The organization went all out with the pregame ceremony to properly christen the new ballpark. There was no shortage of special guests on deck for the big day. From elected officials and community leaders, to hall of famers and organization executives, there were a number of VIPs on hand to help celebrate the historic occasion for Worcester and the city.
Six-time Grammy Award winner and Rock and Roll Hall of Famer James Taylor joined his 20-year-old son Henry in singing a beautiful rendition of the National Anthem. Taylor is a Massachusetts native. Governor Charlie Baker and Shrewsbury native Lieutenant Governor Karyn Polito participated in the ribbon cutting ceremony and traditional first pitches. They were joined on the field by Boston Red Sox greats and Baseball Hall of Famers Pedro Martinez and Jim Rice. Plus, former Boston Celtics point guard Bob Cousy came out to deliver the iconic words so many Worcester residents had longed to hear: “play ball!” The 92-year-old was a standout in his time at the College of the Holy Cross and has lived much of his life in Worcester where he currently resides.
All the while, Worcester Red Sox Owner and Chairman of the Board Larry Lucchino and legendary ballpark architect Janet Marie Smith were around throughout the day admiring their work and that of the hundreds of men and women from the construction trades that labored on the project. The team also paid tribute to fallen Worcester firefighters during the pregame ceremony, selecting Ava Roy, daughter of the late firefighter Christopher Roy, to deliver the game ball to the mound. Moreover, the Worcester Red Sox have already retired jersey number six in honor of the “Worcester Six” – the six firefighters who lost their lives battling a cold storage fire in 1999.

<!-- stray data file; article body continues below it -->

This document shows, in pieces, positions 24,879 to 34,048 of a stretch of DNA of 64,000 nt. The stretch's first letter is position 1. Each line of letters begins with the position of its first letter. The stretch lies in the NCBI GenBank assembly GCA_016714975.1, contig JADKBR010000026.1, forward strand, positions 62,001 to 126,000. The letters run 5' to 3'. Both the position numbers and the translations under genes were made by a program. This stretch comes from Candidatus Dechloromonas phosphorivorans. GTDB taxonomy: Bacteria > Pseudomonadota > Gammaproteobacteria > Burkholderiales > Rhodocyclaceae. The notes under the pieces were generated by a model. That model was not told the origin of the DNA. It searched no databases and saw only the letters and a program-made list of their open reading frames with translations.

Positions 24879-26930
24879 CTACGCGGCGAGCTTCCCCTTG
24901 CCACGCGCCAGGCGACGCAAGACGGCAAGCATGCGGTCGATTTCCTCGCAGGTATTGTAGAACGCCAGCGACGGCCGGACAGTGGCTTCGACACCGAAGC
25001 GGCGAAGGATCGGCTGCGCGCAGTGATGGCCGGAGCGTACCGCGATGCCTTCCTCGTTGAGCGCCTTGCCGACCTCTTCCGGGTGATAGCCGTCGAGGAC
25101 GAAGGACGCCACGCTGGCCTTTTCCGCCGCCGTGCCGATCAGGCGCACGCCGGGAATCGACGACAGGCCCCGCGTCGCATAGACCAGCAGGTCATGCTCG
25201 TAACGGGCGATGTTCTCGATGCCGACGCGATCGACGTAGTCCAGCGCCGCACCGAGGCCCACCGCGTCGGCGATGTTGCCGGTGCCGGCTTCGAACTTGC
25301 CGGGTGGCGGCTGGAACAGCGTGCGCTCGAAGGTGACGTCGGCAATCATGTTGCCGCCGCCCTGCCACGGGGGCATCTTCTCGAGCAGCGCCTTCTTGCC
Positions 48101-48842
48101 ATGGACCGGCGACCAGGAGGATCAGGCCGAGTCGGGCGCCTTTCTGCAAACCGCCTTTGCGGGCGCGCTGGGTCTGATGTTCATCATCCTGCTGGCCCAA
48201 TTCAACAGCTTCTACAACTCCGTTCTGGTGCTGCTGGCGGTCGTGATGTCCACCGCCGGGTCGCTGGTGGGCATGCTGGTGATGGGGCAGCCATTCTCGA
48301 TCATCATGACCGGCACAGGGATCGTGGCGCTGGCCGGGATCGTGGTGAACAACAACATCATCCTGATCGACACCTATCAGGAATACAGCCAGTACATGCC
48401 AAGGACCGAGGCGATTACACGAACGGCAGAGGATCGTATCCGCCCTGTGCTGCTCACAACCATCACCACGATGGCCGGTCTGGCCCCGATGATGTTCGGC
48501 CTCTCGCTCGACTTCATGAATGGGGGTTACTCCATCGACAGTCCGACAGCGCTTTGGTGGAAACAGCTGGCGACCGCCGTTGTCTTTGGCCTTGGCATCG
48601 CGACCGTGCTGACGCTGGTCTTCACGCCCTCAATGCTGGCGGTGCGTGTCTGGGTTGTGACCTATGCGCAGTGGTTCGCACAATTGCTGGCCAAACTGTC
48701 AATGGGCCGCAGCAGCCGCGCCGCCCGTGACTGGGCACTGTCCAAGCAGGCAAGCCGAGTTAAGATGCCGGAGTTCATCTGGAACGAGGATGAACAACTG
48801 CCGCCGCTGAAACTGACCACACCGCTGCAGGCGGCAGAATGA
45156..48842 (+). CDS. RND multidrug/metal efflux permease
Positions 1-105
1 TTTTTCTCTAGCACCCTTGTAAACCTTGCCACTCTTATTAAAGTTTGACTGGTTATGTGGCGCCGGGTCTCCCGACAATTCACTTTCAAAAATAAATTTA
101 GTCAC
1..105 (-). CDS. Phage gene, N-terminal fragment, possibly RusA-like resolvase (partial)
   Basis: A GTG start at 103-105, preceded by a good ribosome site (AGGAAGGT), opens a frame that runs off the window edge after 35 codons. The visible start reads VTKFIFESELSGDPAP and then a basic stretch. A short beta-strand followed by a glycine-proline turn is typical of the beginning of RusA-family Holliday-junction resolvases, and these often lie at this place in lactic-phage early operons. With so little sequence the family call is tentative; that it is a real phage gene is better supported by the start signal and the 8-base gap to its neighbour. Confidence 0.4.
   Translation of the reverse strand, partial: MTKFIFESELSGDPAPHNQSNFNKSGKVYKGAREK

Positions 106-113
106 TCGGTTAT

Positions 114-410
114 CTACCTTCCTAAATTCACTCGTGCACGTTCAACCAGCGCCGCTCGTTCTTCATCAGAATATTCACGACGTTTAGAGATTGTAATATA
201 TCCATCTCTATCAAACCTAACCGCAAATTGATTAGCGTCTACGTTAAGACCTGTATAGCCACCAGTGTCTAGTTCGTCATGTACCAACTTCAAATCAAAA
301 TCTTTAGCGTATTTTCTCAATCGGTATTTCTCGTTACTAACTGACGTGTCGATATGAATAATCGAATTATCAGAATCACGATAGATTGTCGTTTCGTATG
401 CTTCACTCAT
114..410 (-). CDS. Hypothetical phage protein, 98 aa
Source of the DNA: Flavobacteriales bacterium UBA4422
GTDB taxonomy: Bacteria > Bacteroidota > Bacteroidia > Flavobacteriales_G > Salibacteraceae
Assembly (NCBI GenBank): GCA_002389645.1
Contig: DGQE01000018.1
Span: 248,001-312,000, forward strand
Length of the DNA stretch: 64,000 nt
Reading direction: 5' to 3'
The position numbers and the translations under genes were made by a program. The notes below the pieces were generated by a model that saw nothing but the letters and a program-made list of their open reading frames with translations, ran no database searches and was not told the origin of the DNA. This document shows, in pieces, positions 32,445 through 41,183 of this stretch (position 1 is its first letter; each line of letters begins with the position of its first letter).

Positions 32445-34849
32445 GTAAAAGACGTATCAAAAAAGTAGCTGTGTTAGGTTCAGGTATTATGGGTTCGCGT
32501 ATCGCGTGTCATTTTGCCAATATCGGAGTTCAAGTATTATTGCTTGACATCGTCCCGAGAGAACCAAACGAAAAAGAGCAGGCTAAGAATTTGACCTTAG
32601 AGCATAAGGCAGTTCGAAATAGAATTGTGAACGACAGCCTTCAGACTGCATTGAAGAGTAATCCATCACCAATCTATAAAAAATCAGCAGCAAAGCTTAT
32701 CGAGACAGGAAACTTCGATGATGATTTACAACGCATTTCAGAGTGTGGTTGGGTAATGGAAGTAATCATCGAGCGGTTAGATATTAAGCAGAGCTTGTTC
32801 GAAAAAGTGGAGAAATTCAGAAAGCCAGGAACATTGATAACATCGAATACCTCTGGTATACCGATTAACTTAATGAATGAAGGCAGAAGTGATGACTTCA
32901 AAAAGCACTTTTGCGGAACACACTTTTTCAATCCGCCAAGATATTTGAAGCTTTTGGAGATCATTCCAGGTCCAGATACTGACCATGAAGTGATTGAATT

Bringing in Business
In the last edition of Chamber Exchange: The Newspaper, we wrote about how Polar Park had already attracted a handful of developers to the area who wanted to build housing, hotels, office space, retail space, restaurants, and other mixed-use projects. These include Madison Properties’ multiple sites, Boston Capital’s plans for housing and retail space in the former Table Talk Pies headquarters, and Churchill James’ vision for mixed-use developments on Green Street including more housing and a flatbread pizza restaurant with a candlepin bowling alley.
Some of those projects are already underway, while others are still in the planning stages. Nonetheless, what was once a brownfield not too long ago has been transformed into a “green field,” if you will, with Polar Park and plenty of surrounding developments.